Our weekly farm store e-mail reminders are designed to help you place an order in time for your next delivery. Just follow the link on the reminder e-mail by the deadlines listed above, and you should be all set.
Limited quantities are available on a first-come, first-served basis. Find a link to our farm store, here
When placing orders in the farm store, please make sure to proceed through the ordering process until you see a screen that thanks you for your order. This will then be followed by an e-mail receipt sent to your inbox. If you do not receive this e-mail, it is likely your order was not completed. Check back in your account to review whether or not the order is there, and call us if you have any questions.
We include recipes each week using the items in your share. We'd love for you to share your recipes with us and we will include them in the newsletter. Please e-mail them to
Kohlrabi & Apple Slaw with Creamy Coleslaw Dressing
Makes 4 cups, easily adapted for less
1/4 cup cream
1 tablespoon fresh lemon juice
1/2 tablespoon good mustard
1/2 teaspoon sugar
Salt & pepper to taste - go easy here
Fresh mint, chopped
1 pound fresh kohlrabi, trimmed, peeled, grated or cut into batons with a Benriner
2 apples, peeled, grated or cut into batons (try to keep equivalent volumes of kohlrabi:apple)
Whisk cream into light pillows - this takes a minute or so, no need to get out a mixer. Stir in remaining dressing ingredients, the kohlrabi and apple. Serve immediately.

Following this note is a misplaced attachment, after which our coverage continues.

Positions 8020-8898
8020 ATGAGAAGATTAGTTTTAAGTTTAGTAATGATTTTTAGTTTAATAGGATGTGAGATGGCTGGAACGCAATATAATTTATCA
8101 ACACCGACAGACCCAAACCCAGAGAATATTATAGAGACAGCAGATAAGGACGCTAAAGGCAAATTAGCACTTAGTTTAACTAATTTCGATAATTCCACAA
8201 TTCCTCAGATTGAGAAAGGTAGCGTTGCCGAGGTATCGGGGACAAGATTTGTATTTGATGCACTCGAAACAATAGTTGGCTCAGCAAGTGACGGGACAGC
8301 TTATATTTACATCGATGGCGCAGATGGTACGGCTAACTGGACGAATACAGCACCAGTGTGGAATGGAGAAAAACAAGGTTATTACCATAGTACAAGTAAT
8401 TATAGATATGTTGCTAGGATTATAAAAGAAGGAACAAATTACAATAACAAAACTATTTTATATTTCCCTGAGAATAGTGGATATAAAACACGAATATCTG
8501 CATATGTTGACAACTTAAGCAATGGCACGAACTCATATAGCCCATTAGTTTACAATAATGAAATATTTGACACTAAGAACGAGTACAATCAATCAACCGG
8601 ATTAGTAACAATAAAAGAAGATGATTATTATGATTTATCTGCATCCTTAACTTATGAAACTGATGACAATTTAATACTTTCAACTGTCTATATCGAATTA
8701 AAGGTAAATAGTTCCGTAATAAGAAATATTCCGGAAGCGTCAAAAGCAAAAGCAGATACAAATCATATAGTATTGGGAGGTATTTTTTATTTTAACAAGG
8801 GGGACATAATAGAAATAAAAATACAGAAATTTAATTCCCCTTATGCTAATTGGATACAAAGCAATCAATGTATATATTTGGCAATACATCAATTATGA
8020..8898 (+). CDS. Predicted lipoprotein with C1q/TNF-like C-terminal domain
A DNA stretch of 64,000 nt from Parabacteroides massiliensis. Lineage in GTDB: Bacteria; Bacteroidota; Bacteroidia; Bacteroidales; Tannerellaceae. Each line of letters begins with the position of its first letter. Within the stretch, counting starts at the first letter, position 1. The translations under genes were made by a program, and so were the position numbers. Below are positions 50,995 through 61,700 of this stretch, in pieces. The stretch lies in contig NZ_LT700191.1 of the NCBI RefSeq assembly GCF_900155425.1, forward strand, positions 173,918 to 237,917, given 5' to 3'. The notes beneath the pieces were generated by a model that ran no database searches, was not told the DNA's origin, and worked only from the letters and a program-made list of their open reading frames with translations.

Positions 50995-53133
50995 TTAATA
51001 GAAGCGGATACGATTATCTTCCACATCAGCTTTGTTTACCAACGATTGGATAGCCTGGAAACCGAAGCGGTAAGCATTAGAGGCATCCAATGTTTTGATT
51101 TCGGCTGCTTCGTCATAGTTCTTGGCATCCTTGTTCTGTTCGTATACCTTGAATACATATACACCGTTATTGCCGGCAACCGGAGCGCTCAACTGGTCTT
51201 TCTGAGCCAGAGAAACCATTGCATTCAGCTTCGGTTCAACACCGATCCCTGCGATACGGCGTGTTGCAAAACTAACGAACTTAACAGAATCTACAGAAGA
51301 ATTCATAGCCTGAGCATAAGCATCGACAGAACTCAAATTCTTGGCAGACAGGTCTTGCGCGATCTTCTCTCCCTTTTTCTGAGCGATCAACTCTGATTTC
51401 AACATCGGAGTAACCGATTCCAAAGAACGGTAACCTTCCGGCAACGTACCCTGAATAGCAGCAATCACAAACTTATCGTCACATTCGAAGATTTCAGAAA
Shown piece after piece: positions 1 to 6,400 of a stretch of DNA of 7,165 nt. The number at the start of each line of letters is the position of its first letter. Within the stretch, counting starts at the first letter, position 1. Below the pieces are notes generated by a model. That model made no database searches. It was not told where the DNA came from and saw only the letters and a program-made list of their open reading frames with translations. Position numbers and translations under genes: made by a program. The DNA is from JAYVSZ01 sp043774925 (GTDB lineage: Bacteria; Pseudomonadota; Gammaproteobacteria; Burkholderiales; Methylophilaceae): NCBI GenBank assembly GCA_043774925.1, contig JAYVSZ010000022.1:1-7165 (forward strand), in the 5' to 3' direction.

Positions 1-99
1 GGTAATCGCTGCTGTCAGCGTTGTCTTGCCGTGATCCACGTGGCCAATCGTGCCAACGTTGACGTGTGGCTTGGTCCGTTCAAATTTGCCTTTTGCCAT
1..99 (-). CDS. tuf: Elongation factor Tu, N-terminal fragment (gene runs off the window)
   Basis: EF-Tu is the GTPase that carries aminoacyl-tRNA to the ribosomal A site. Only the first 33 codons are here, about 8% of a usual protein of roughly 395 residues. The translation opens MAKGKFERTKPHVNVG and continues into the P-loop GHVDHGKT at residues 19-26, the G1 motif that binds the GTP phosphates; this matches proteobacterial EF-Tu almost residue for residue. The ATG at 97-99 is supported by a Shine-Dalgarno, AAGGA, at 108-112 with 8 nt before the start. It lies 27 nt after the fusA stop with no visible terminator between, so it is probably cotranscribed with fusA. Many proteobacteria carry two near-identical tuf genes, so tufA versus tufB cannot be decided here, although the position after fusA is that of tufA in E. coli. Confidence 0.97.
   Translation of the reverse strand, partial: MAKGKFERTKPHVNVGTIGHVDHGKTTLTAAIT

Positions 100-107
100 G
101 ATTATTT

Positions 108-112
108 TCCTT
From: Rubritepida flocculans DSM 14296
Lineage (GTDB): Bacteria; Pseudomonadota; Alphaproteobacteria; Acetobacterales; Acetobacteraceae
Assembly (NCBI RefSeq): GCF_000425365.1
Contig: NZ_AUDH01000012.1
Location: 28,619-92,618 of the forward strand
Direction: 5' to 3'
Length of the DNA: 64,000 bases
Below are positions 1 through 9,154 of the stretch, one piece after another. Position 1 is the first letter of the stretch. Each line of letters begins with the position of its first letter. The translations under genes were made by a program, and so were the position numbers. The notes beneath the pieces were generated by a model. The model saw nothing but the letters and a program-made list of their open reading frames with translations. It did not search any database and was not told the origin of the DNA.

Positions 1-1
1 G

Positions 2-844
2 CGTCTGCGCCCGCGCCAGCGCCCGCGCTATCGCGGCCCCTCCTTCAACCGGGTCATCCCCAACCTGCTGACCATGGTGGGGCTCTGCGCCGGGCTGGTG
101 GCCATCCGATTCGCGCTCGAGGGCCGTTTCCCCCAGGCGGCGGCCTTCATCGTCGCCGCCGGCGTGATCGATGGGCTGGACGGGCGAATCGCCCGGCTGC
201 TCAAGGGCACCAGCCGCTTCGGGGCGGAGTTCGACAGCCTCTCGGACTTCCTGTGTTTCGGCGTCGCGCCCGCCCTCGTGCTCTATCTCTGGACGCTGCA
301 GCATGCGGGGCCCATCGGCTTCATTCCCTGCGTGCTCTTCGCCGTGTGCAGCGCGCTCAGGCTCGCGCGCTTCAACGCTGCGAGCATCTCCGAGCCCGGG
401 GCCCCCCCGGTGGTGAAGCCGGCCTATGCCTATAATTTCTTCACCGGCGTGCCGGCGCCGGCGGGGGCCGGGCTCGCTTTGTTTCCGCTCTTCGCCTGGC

Recipe from the blog A Veggie Venture
Serves 6 - 8
4 Tbsps. butter
4-5 cups sliced leeks, white and pale green parts only (about 4 large leeks)
1 medium onion, chopped or sliced
2 pounds Yukon Gold potatoes, peeled and chopped
6 cups water (vegetarian option), or chicken stock
2 tsps. Kosher salt (more to taste)
1/2 cup sour cream
1/2 cup heavy whipping cream
Chopped fresh chives for garnish
In a large (6-quart) pot, heat the butter on medium-high heat until it melts and foams up. Continue to heat until the foam subsides a little and the butter just begins to brown.
Immediately toss in the sliced leeks and onions. Stir to coat with the butter. Cook for several minutes, reducing the heat to medium if necessary, until the leeks and onions are translucent and wilted.
Add the chopped potatoes, salt and water or stock. Bring to a boil, reduce to a simmer. Cook, partially covered for 30-40 minutes, until the potatoes are completely cooked through. Remove from heat.